Synopsis by Hal Erickson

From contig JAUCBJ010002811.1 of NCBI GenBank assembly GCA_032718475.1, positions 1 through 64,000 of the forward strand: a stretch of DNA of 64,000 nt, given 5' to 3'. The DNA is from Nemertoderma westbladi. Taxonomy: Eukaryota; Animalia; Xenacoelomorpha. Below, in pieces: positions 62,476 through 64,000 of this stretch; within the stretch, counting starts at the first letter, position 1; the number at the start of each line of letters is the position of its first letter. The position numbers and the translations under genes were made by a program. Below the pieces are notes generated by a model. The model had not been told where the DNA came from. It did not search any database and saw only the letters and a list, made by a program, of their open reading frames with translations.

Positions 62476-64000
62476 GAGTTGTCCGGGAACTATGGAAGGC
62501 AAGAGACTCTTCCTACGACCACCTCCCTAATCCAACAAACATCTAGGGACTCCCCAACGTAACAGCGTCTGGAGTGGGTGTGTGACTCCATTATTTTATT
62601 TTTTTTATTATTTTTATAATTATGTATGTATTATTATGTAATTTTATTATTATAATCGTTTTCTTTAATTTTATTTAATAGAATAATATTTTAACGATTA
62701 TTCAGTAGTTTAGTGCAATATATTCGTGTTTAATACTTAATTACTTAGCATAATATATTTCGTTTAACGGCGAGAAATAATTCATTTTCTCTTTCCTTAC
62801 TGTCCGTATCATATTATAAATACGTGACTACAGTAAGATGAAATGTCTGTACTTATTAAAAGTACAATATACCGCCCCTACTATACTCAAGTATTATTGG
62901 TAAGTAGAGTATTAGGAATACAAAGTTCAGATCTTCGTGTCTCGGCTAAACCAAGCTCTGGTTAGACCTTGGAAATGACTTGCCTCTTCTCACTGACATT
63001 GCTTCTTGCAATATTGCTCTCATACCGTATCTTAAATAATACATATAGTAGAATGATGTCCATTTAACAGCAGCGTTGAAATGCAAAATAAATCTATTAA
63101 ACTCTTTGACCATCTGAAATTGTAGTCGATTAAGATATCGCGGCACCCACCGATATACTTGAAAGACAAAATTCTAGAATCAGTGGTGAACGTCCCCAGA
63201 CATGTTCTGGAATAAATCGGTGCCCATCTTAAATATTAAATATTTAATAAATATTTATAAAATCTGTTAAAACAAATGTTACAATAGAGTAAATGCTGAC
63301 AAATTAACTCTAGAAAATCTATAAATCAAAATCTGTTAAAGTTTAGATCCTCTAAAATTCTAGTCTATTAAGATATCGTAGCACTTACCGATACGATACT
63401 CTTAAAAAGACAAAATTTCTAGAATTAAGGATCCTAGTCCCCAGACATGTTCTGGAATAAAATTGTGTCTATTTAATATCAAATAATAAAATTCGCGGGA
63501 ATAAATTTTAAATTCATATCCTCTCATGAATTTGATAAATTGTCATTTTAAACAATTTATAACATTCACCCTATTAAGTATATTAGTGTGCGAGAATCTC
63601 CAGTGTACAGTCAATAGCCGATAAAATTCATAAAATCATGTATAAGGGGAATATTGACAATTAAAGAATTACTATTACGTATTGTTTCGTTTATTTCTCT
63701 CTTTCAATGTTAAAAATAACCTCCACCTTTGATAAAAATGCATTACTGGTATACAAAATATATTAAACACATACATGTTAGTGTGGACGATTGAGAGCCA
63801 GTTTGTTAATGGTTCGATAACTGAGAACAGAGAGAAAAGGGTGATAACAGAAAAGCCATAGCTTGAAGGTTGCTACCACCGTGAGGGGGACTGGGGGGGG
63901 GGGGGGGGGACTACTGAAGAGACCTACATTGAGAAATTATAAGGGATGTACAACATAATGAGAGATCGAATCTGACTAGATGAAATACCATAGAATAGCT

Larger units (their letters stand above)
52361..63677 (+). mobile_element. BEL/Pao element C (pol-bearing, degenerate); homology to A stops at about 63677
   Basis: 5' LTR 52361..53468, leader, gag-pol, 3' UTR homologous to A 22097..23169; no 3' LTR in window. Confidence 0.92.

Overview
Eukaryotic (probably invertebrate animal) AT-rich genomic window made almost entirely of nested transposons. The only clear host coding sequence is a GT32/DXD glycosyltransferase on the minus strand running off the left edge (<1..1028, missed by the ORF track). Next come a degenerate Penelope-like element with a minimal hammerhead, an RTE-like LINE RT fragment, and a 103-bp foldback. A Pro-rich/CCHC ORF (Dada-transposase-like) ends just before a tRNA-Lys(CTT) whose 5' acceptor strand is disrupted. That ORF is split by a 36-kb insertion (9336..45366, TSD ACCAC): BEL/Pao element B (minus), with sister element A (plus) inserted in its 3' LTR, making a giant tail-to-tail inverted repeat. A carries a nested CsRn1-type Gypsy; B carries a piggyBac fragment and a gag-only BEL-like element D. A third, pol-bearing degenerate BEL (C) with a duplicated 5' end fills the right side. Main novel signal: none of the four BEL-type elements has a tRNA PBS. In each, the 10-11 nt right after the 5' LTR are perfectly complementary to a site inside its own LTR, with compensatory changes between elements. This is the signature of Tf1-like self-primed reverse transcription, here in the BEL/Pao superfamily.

Knowing a good thing when they had one, Universal continued to team J. Warren Kerrigan and Lois Wilson in such five-reel "specials" as One Dollar Bid. The scene is a tiny backwater Kentucky town, where Toby (Kerrigan), a genial drunkard, delights the local children by spinning fanciful tall tales and teaching them to read and write. He also whittles small toys for the kids, or at least he does until his knife breaks. Gathering together their pennies, the kids try to raise enough money to buy Toby a new knife. The villagers incorrectly assume that their children are supplying Toby with liquor money, whereupon they exhume an old Kentucky law which permits them to auction off Toby as an indentured servant. Horrified by this barbaric practice, visiting heiress Virginia Dare (Lois Wilson) "purchases" Toby for the munificent sum of one dollar, half-hoping to get the man to reform his ways. Toby instantly falls in love with Virginia and promptly swears off booze, which infuriates local bootlegger Dink Wallerby (Jess Herring) -- not to mention Dink's daughter Nell (Elvira Weil), who has long carried a torch for Toby. Impressed by Toby's sincerity, Virginia's father Colonel Dare (Joseph J. Dowling) offers our hero a position of responsibility on the family plantation. This does not sit well with Virginia's beau Ralph Patterson (Arthur Allardt), and when Dink vengefully kills a man with Toby's knife, Ralph wastes no time in accusing Toby of the murder. Placed on trial, Toby seems doomed to hang when the conscience-stricken Nell shows up to accuse her father of the crime. An additional last-minute plot twist suddenly transforms Toby into an "acceptable" sweetheart for Virginia, and all is well. Somewhat wasted in the role of Nell's sister Emily was future leading lady Leatrice Joy.